and $800 per hour for depositions, with a two-hour minimum, and his fee for trial testimony is
“contingent upon time of trial/travel expenses.” Dr. Lee resides in Cincinnati, Ohio. (Doc. 141,
Ex. A at 7.) Under Dr. Stein’s fee schedule, he charges $575 per hour for consulting, with a nonrefundable retainer of $1,150 prior to initial record review, $150 per hour for time away from the
office not spent preparing or testifying, a minimum of $2,495 for appearance at any deposition or
court appearance of up to four hours, and $625 per hour for any deposition or court appearance
time over four hours. Among numerous other requirements, Dr. Stein requires a non-refundable
payment of $1,247 (half of the testimony appearance fee) to schedule an appearance, and
payment in full of various fees at least one month in advance of any appearance at deposition or
trial. (Doc. 144, Ex. A at 11-13.)
Because of the Court’s concern over the experts’ high hourly rates and minimum fees, it
encouraged the parties to “minimize expenses where possible” and ordered the parties to prepare
and submit a joint budget, including an itemized list of all anticipated expert fees through trial.
(Doc. 146 at 1.) The parties twice moved to extend the deadline to submit a proposed budget.
Despite granting both extensions, the parties failed to come to an agreement.
Plaintiff now unilaterally submits a proposed budget for the two experts calling for
approximately sixty hours of work for Dr. Lee, the dental expert, and fifty hours of work for Dr.
Stein, the medical expert, at a total cost of almost $60,000. Plaintiff provides no explanation as
to why each expert should require fifteen hours for “case review” and fifteen hours for
“preparation of report.”
Although defendants have described the medical records as
“voluminous,” the Court remains uninformed as to the number of documents each expert would
need to review. Defendants assert, however, that they have retained one expert who completed a
review of all the case medical records in approximately twelve hours and a full report in
approximately six hours. (Doc. 160 at 2.)
In their opposition to plaintiff’s motion, the defendants criticize plaintiff’s proposed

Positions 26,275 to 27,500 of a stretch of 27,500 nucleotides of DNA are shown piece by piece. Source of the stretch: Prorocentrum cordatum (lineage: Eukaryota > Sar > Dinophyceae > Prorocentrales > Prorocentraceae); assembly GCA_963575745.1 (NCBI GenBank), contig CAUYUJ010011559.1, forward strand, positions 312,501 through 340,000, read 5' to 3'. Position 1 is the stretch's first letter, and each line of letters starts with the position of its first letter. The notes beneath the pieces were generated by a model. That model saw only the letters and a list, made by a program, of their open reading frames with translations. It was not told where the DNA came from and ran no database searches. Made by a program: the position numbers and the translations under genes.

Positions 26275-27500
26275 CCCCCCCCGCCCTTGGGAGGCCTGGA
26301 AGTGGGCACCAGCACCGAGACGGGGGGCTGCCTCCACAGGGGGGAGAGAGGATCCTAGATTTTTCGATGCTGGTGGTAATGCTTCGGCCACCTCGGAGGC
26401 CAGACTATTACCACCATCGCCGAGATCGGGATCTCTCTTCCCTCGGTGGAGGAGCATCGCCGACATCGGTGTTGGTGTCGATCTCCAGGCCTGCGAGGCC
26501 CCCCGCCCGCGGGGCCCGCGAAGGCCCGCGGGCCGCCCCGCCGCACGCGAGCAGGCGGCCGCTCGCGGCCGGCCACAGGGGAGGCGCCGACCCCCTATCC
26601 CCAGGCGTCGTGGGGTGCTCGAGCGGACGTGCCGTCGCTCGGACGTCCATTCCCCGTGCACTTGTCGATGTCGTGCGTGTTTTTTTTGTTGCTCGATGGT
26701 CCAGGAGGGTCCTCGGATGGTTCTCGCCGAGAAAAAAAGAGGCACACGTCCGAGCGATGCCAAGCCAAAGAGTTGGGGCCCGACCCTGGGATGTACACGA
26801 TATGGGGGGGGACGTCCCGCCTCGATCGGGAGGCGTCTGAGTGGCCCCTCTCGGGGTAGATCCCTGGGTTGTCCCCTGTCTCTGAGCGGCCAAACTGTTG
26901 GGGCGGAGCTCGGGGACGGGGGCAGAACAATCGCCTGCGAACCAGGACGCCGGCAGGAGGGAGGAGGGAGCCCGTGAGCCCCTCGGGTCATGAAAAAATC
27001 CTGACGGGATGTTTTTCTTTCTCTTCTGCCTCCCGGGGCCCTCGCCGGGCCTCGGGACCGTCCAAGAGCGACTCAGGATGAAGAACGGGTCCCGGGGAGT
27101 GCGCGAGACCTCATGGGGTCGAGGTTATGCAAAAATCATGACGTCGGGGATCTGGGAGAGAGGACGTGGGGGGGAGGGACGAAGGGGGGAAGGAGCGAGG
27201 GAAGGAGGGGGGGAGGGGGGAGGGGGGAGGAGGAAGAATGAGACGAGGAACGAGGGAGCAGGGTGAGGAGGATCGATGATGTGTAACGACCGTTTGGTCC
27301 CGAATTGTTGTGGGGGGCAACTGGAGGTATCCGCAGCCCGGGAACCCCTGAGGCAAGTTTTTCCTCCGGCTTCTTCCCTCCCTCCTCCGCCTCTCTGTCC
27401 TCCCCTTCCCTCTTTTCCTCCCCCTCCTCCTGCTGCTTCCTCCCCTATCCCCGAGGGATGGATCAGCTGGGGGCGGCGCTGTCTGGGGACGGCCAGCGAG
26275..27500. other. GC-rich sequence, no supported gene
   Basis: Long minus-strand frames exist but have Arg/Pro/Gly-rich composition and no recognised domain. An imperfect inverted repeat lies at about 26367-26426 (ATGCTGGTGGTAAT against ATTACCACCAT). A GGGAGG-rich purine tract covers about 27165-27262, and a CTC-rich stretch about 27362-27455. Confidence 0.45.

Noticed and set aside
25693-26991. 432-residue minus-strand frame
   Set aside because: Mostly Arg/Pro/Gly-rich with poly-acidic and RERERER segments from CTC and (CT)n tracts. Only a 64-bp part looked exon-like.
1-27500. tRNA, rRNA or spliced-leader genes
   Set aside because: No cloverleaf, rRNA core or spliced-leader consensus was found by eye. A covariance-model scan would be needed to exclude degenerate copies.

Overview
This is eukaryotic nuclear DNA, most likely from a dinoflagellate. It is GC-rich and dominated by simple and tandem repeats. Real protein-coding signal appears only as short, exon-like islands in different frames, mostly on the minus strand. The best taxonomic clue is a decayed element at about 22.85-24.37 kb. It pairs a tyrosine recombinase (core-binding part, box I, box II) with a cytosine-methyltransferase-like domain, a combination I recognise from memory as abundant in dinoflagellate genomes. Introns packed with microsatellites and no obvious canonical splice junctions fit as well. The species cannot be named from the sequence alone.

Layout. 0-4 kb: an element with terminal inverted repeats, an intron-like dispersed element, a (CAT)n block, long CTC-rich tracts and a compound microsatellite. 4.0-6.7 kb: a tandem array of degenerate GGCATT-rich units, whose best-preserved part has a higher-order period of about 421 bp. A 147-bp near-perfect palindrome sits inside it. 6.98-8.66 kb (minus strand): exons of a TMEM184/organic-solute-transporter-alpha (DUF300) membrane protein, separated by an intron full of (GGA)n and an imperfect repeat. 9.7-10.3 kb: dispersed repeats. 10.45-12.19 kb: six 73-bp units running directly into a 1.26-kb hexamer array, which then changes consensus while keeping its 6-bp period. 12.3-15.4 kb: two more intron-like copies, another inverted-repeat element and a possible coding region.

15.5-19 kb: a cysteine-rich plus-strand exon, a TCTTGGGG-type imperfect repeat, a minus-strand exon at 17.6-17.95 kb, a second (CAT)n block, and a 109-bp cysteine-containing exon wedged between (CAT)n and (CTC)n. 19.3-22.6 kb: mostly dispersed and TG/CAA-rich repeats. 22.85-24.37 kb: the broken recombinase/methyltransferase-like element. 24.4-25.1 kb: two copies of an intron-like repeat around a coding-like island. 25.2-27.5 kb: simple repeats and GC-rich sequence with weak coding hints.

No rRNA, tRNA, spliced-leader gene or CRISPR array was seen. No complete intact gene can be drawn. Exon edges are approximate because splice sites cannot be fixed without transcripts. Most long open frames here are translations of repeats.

budget as requiring too much time for the review of records and preparation of expert reports,
particularly given the limited focus of the experts’ review. Defendants suggest that the experts
should be deposed by telephone in lieu of live trial appearances, and that the party seeking to
offer the testimony of either witness at trial bear the expense of that testimony. The Court notes
that while defendants offer numerous criticisms of plaintiff’s proposal, they fail to submit a
proposed budget of their own.
Defendants also assert they did not consent to the appointment of experts. Plaintiff filed
the motion for appointment of experts on March 10, 2017, and defendants neither responded to
the motion nor sought additional time to do so. The Court did not grant the motion until August
31, 2017. Defendants waived any opposition to the appointment of experts by their silence, and
will not now be heard to argue that they did not consent to the appointment of experts when they
had full opportunity to object or otherwise comment on plaintiff’s motion to appoint experts.
The Court ordered the parties to submit a joint budget and requested that the parties
attempt to minimize costs. The parties appear to have made little effort to adhere to the Court’s
previous order; plaintiff’s motion states that counsel for the parties participated in a telephone
conference for a mere twenty minutes in an attempt to reach a joint budget, then concluded no
agreement or compromise could be reached.